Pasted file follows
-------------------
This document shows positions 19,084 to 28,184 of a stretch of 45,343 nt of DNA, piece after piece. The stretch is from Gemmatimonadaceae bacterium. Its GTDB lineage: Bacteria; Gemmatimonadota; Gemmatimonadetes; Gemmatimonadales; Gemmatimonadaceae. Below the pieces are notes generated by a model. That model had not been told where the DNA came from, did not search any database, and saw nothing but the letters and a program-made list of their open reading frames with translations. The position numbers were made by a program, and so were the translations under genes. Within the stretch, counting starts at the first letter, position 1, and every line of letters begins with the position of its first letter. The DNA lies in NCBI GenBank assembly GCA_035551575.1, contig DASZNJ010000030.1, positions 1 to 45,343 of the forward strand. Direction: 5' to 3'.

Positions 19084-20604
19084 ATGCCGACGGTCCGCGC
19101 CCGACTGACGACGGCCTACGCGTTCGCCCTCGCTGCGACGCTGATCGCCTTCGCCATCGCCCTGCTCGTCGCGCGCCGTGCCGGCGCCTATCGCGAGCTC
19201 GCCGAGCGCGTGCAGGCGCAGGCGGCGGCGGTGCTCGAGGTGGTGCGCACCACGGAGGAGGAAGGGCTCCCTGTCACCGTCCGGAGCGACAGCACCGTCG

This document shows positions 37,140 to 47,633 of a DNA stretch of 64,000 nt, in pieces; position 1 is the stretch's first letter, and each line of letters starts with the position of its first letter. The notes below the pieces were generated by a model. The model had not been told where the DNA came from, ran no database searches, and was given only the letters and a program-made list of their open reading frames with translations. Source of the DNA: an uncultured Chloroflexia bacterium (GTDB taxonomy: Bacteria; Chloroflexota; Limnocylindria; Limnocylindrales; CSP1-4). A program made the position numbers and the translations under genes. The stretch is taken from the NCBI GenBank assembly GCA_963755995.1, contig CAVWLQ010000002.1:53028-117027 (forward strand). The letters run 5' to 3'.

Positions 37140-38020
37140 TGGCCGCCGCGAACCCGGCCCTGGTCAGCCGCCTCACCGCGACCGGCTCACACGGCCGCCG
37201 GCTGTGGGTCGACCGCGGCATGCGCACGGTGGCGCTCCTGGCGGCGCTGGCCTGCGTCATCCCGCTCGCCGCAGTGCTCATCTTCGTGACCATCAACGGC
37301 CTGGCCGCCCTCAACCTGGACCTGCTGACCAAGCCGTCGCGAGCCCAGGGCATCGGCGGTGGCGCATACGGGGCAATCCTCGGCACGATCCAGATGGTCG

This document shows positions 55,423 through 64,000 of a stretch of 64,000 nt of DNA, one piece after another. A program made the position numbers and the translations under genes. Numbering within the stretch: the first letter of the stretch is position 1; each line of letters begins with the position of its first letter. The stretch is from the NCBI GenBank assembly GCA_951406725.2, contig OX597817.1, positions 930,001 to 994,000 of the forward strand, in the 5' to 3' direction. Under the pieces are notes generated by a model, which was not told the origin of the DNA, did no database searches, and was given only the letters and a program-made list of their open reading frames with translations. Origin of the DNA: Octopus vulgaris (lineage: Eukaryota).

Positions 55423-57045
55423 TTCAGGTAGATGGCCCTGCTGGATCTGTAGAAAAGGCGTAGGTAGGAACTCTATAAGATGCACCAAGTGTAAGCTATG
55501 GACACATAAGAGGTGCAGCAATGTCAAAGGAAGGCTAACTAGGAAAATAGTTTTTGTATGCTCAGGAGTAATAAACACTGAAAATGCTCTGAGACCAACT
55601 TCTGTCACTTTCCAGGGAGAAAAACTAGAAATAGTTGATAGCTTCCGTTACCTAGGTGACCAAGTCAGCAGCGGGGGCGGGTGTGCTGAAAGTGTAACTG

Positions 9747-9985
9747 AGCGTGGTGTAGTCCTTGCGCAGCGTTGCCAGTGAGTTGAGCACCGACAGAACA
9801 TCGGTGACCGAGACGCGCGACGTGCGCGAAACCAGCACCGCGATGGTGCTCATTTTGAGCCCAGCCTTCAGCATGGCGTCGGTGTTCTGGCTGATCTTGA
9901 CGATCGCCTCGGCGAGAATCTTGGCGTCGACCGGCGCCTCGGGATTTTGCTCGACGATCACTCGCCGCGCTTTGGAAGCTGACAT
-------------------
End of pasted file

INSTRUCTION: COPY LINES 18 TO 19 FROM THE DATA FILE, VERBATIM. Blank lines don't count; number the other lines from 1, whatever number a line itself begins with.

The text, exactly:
9801 TCGGTGACCGAGACGCGCGACGTGCGCGAAACCAGCACCGCGATGGTGCTCATTTTGAGCCCAGCCTTCAGCATGGCGTCGGTGTTCTGGCTGATCTTGA
9901 CGATCGCCTCGGCGAGAATCTTGGCGTCGACCGGCGCCTCGGGATTTTGCTCGACGATCACTCGCCGCGCTTTGGAAGCTGACAT